The opinion of the court was delivered by: Jennifer L. Thurston United States Magistrate Judge
ORDER DENYING PLAINTIFF'S MOTION FOR SUMMARY JUDGMENT, GRANTING DEFENDANT'S CROSS- MOTION FOR SUMMARY JUDGMENT, AND DIRECTING ENTRY OF JUDGMENT IN FAVOR OF DEFENDANT (Docs. 19-20, 24)
Christopher Gonzalez ("Plaintiff") asserts he is entitled to supplemental security income under Title XVI of the Social Security Act, and seeks judicial review of the decision denying his application for benefits. For the reasons set forth below, the administrative decision is AFFIRMED; Plaintiff's motion for summary judgment (Docs. 19-20) is DENIED; and Defendant's cross-motion for summary judgment (Doc. 24) is GRANTED.
Plaintiff filed an application for supplemental security income on March 31, 2008, alleging disability since his birth on March 31, 1990. AR at 72-78. The Social Security Administration denied his claim initially and upon reconsideration. Id. at 20-31. After requesting a hearing, Plaintiff testified before an administrative law judge ("ALJ") on May 27, 2010. Id. at 12, 17. The ALJ determined 2 Plaintiff was not disabled under the Social Security Act, and issued an order denying benefits on July 3 16, 2010. Id. at 12-19. Plaintiff requested review by the Appeals Council of Social Security, which 4 found no reason to review the ALJ's decision and the request for review on November 10, 2011. Id. at 5 5-7. Therefore, the ALJ's determination became the decision of the Commissioner of Social Security 6 ("Commissioner"). 7
Plaintiff initiated this action on January 2, 2012, seeking review of the Commissioner's
8 decision. (Doc. 1). On December 4, 2012, Plaintiff filed a motion for summary judgment, asserting 9 the ALJ erred in finding he did not meet or medically equal the requirements of Listing 12.05(c), failing to credit the opinion of his treating physician, and evaluating credibility of his testimony and that of a third party. (Docs. 19-20). In addition, Plaintiff contends the ALJ "failed to credit the testimony of the vocational expert . . . in response to the hypothetical which accurately reflected [his] limitations." (Doc. 20 at 16). On February 1, 2013, Defendant filed a cross-motion for summary judgment, asserting the ALJ's decision is supported by substantial evidence and free of legal error. (Doc. 24). Plaintiff did not file a reply brief.
District courts have a limited scope of judicial review for disability claims after a decision by the Commissioner to deny benefits under the Social Security Act. When reviewing findings of fact, such as whether a claimant was disabled, the Court must determine whether the Commissioner's decision is supported by substantial evidence or is based on legal error. 42 U.S.C. § 405(g). The ALJ's determination that the claimant is not disabled must be upheld by the Court if the proper legal standards were applied and the findings are supported by substantial evidence. See Sanchez v. Sec'y of Health & Human Serv., 812 F.2d 509, 510 (9th Cir. 1987).
Substantial evidence is "more than a mere scintilla. It means such relevant evidence as a reasonable mind might accept as adequate to support a conclusion." Richardson v. Perales, 402 U.S. 389, 401 (1971) (quoting Consol. Edison Co. v. NLRB, 305 U.S. 197 (1938)). The record as a whole must be considered, because "[t]he court must consider both evidence that supports and evidence that detracts from the ALJ's conclusion." Jones v. Heckler, 760 F.2d 993, 995 (9th Cir. 1985).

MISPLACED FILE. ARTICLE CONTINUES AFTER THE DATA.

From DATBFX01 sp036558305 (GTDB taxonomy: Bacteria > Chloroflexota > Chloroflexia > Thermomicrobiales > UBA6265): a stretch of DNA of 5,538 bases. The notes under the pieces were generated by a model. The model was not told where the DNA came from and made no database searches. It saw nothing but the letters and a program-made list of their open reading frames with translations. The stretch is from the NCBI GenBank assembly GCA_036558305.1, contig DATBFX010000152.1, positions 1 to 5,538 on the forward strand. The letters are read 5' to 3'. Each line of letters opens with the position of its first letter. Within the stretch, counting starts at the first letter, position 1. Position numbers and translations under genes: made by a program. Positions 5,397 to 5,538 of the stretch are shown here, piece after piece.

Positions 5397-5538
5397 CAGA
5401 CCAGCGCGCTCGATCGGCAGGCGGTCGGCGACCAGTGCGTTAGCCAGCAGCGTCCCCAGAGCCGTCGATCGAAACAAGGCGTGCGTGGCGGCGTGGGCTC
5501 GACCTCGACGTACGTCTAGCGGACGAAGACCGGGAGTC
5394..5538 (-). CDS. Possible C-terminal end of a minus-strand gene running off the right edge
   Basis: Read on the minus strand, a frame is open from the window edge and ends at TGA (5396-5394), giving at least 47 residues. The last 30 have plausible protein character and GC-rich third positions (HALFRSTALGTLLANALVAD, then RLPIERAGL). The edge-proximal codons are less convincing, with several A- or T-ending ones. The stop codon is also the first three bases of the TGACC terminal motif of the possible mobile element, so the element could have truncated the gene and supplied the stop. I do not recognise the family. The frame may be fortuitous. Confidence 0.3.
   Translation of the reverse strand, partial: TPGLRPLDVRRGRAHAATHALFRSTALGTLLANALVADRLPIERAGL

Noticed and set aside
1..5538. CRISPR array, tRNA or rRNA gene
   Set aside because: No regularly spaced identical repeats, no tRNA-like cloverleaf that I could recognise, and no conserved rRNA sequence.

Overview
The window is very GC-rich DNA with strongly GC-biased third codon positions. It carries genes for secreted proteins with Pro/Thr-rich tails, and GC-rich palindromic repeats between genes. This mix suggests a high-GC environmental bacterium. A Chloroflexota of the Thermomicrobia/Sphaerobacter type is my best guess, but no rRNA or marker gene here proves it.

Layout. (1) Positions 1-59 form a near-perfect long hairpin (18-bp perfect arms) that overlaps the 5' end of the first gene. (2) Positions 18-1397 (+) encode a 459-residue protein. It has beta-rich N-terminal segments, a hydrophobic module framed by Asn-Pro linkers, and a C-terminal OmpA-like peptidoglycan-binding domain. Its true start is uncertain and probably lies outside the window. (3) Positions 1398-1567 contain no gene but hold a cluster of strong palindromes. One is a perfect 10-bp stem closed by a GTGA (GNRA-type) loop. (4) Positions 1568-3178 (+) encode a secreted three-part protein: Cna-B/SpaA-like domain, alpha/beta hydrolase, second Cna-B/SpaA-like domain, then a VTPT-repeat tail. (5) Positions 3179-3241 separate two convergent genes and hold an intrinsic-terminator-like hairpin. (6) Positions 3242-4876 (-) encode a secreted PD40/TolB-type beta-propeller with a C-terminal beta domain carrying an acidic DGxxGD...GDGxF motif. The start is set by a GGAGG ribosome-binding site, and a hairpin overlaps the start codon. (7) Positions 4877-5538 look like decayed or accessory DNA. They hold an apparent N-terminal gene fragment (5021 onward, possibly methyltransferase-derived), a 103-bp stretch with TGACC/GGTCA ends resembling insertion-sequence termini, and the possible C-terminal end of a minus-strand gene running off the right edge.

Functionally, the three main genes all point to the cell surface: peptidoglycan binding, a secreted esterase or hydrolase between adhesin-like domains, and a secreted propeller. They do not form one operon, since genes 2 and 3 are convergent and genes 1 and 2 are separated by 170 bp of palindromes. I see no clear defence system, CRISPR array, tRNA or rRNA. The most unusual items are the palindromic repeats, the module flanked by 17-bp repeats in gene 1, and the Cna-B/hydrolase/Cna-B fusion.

To qualify for benefits under the Social Security Act, Plaintiff must establish he is unable to 3 engage in substantial gainful activity due to a medically determinable physical or mental impairment 4 that has lasted or can be expected to last for a continuous period of not less than 12 months. 42 U.S.C. 5
§ 1382c(a)(3)(A). An individual shall be considered to have a disability only if: 6
his physical or mental impairment or impairments are of such severity that he is not only unable to do his previous work, but cannot, considering his age, education, and work experience, engage in any other kind of substantial gainful work which exists in the national economy, regardless of whether such work exists in the immediate area in which he lives, or whether a specific job vacancy exists for him, or whether he would be hired if he applied for work.
42 U.S.C. § 1382c(a)(3)(B). The burden of proof is on a claimant to establish disability. Terry v. Sullivan, 903 F.2d 1273, 1275 (9th Cir. 1990). Once a claimant establishes a prima facie case of disability, the burden shifts to the Commissioner to prove the claimant is able to engage in other substantial gainful employment. Maounis v. Heckler, 738 F.2d 1032, 1034 (9th Cir. 1984).
DETERMINATION OF DISABILITY
To achieve uniform decisions, the Commissioner established a sequential five-step process for evaluating a claimant's alleged disability. 20 C.F.R. §§ 416.920 (a)-(f). The process requires the ALJ to determine whether Plaintiff (1) engaged in substantial gainful activity during the period of alleged disability, (2) had medically determinable severe impairments (3) that met or equaled one of the listed impairments set forth in 20 C.F.R. § 404, Subpart P, Appendix 1; and whether Plaintiff (4) had the residual functional capacity to perform to past relevant work or (5) the ability to perform other work existing in significant numbers at the state and national level. Id. The ALJ must consider objective medical evidence and opinion (hearing) testimony. 20 C.F.R. §§ 416.927, 416.929.
A. Relevant Medical Evidence
On February 16, 2005, Dr. Stanley Littleworth conducted a psychological evaluation to determine Plaintiff's "current intellectual and adaptive abilities." AR at 236-43. At the time, Plaintiff was enrolled in ninth grade special education classes, and his reading skills were at the fourth grade level. Id. at 237. Dr. Littleworth noted Plaintiff had prior intelligence tests in 2000 and 2003 when he was in elementary school and middle school. Id. at 238-39. He observed Plaintiff was "quite verbal" and was "emitting almost a continual pattern of speech." Id. at 241. In addition, he believed Plaintiff 2